In 1640, in his French Curiosities, the royal interpreter, Antoine Oudin, helpfully defines an old expression, ‘jus d’andouille’ (sausage juice) as ‘sperm’. In our more innocent times, should you search for ‘jus d’andouille’ on google you will find that it’s the name of an aperitif or even a by-product used as a substitute for petrol. Here Dominic Hills re-animates the old meaning. Anyone interested in pursuing the role of pork products in French Renaissance literature should of course consult Rabelais’s Fourth Book (1552), in which Friar John leads a regiment of cooks to battle fiendish female sausages, led by their queen, Niphleseth (‘Penis’ in Hebrew).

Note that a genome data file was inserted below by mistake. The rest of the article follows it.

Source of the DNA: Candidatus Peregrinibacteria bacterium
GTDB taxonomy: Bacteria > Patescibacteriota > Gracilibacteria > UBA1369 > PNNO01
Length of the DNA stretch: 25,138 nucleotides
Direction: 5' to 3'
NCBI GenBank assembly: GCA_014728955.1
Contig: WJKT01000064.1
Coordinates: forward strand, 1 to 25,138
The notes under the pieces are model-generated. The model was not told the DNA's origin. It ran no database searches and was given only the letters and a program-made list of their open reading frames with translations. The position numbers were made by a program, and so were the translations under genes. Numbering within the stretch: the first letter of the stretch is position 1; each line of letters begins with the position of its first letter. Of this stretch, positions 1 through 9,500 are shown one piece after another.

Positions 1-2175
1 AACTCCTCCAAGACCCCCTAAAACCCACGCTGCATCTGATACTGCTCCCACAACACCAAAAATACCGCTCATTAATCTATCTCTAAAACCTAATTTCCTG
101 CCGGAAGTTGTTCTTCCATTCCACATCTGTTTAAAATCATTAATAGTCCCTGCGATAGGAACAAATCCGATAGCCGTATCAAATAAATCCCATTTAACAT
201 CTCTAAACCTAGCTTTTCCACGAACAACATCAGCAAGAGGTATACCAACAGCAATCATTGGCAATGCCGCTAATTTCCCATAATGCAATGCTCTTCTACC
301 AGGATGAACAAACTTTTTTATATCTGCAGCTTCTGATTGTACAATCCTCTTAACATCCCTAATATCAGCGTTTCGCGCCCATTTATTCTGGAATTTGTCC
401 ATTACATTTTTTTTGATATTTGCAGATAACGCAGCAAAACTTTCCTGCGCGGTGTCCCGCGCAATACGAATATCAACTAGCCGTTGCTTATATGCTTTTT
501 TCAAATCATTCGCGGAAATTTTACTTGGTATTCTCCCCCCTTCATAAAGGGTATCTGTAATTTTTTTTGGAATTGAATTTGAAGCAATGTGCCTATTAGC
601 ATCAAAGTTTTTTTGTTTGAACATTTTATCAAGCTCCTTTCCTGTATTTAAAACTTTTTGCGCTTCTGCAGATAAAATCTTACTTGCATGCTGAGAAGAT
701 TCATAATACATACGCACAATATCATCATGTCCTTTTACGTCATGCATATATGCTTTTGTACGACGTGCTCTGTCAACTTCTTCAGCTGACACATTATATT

In a speech on the creation of women by Bruscambille, various characters, including a fool and a midget, put forward different versions of the origin of the fairer sex. The midget claims that the first woman was created from a cart. At the request of the man driving the cart, it was turned into something nicer, namely a woman, its shafts becoming her thighs, which is why women are still so keen to be shafted. Yet the others reject the midget’s version of events and send him off to Montmartre to fish for turds in the moonlight (‘pescher des estrons au clair de la lune’). A sign perhaps that Montmartre, then a village outside of Paris, was a place where men would go to … fish for turds in the moonlight.